She sees blood

She sees blood.

She trots along the corridor to the stark bathroom. Proclamations of love and hate alike are scrawled on the cubicle walls. She is in the middle of reading a detailed word war on the back of the door when she catches sight of something on her pants. Blood. Where is this blood from? Blood comes from veins, from cuts and wounds, yet she has no cuts or wounds. Her heartbeat quickens, breath deepens. She pulls up her pants, smooths down her skirt and paces back to class with attempted composure. Yet, as she walks in, panic envelopes her, a scream escapes and Sister stares as she bursts into tears. “I’M DYIIINNNNNGGG!!”

Her legs ache from the walk to the hut, a walk untrodden before today but a route she will travel from now onwards. Change seeps out of her body. “Chaupadi” was never enunciated in her home, always murmured, its definition known but indistinct. It is defined now by a shed, high above home. Lifting both arms, each hand touches the opposite clay walls of the tiny structure. She has been warned of the snakes that long for her blood, of the animals that lurk outside, of the cold that will creep in through the open door and the men who crave fresh young women. Most of all, she is warned of the dead cows, sullied chairs, broken business.

Lower lip trembling, the words are tugged out of her mouth and hang like chicken fat on a soup ladle. Instead of a mother’s comfort, a hand slices through the air and makes contact with her cheek. The humiliation rushes to skin and spills from dark wide eyes. Her mother’s own eyes soften slightly around the edges, shaded with regret. “You are a young woman now.” She gently places her hands around her daughter’s face. “Let the blood rush back.”

She concentrates on moving one foot in front of the other, the new life pulsing through her body with each pump of a muscular leg. Her hair, tamed just hours ago, is flying away from her scalp and whirling around her face. Her mother had sat quietly opposite her, running the grass comb through the knots with a strange tenderness, before tying it back. That marked the beginning. This was followed by the prayers, followed by the colourful woven dress, the adornment of turquoise and the moccasins that are now powdered with the dirt of her journey. Power with each step, she follows the line of the sun, before stopping. Sweat glows and she can feel her heart shuddering. She takes this moment to lift her arms and fill her lungs complete, chugging down air, before heading homeward to corn cake and dancing.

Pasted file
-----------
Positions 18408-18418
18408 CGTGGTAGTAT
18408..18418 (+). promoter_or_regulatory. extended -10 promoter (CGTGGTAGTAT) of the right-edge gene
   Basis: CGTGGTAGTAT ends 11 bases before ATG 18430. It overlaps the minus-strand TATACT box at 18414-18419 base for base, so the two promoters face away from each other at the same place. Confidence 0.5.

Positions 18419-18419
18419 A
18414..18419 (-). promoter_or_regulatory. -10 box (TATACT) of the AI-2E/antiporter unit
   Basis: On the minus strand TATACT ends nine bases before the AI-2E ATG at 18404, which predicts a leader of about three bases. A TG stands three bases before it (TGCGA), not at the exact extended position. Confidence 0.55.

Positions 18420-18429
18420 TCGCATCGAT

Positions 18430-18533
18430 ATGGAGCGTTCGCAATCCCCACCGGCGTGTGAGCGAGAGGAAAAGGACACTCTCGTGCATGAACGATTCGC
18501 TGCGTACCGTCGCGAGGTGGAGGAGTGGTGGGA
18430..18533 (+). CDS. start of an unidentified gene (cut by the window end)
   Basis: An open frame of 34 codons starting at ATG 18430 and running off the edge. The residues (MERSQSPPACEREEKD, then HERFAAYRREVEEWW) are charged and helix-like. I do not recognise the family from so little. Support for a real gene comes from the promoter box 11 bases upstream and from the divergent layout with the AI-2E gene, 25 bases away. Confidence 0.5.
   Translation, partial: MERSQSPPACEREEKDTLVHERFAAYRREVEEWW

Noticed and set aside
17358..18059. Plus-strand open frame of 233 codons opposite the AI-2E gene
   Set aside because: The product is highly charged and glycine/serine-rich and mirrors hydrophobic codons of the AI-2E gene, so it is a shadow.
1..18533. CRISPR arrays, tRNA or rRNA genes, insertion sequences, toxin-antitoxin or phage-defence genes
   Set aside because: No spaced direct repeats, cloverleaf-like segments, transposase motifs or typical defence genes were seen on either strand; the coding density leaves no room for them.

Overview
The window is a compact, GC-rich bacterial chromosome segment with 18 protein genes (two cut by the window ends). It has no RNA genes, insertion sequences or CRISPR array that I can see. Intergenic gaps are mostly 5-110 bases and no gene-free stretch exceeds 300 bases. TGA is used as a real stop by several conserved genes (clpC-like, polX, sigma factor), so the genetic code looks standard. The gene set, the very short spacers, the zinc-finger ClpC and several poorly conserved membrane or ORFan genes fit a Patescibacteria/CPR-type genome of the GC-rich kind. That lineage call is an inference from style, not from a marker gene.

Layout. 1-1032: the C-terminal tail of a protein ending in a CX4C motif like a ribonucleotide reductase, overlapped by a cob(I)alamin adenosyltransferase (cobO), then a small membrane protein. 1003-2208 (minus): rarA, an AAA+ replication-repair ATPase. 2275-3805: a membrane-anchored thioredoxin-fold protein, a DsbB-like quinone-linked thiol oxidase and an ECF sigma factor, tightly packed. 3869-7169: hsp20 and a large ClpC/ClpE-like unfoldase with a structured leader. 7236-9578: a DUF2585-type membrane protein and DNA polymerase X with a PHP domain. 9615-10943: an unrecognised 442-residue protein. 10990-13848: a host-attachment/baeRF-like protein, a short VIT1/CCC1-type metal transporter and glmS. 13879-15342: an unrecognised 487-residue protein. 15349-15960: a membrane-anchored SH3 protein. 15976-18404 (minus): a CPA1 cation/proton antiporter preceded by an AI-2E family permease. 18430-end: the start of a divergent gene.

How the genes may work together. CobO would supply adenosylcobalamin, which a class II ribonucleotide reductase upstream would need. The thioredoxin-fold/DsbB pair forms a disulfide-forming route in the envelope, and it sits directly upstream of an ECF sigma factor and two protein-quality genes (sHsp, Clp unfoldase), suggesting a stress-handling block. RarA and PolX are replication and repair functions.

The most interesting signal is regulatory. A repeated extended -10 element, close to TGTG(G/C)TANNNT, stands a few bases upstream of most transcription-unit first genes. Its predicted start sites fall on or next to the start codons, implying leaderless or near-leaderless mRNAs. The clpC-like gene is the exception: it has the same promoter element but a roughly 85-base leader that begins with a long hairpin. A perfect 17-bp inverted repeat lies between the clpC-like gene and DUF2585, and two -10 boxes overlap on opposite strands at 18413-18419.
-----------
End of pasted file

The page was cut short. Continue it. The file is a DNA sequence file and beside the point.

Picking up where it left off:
“Don’t touch the cows don’t touch the goats don’t touch the camels they will die don’t drink the cow’s milk don’t drink the goat’s milk don’t drink the camel’s milk when you have a husband he will go to his other wife, he will return on the fifth day, don’t go near the men don’t forget that you are cursed.”

As the heavy smell of the streets pass through the cavity on the wall and brush over her flat back, her arms stretches once more to scrub the floor. For today the boys, the girls, they would leave for school. But she would stay at home from now on. School is not an option. This is where supposed real life begins. A real woman now, her uterus can’t afford her an education.

Another torrent of water splashes across her face and pools at her feet, as the fifth bowl is poured over her head. Her clothes cling to her body in skeins, and she keeps both eyes tightly closed as the water washes over, to open them again to greet each new relative. They look genuinely pleased as they utter their blessings. Despite her damp state, it rubs off on her and she returns their words with a smile. She can’t help but think of how much she likes the bracelet on her left wrist, the blue one with the gold flecks. Is it really necessary to burn it? Does she really need to let it go? Maybe she will be able to slip it off unnoticed, hide it somewhere, before it is burnt.

The sled shifts underneath her body and she imagines the blood pouring onto the snow and painting it ruby. This is the first time she has ever been allowed to join the entourage, to participate and contribute to their collective future in the fields. It is science that her own fertility would disperse into the ground and give them glorious crops, but it feels like magic.

It was blue. A squeal of feminine delight escapes her lips. She has been preparing for this moment ever since she saw that first glorious angel glide across the television screen. Running to her drawer, she pulls out the floatiest dress she can find. She shimmies into it, and proceeds to twirl across the room. A vision in white, as delicate as a feather on a breeze, she is the advertorial-worthy depiction of the purity and cleanliness she craves.

Basket clutched between hands, red cloak over back, she watches for the wolf in the shadow of the woods.

She
sees
blood.

 

Image: Johanne et Carole Brunet

 

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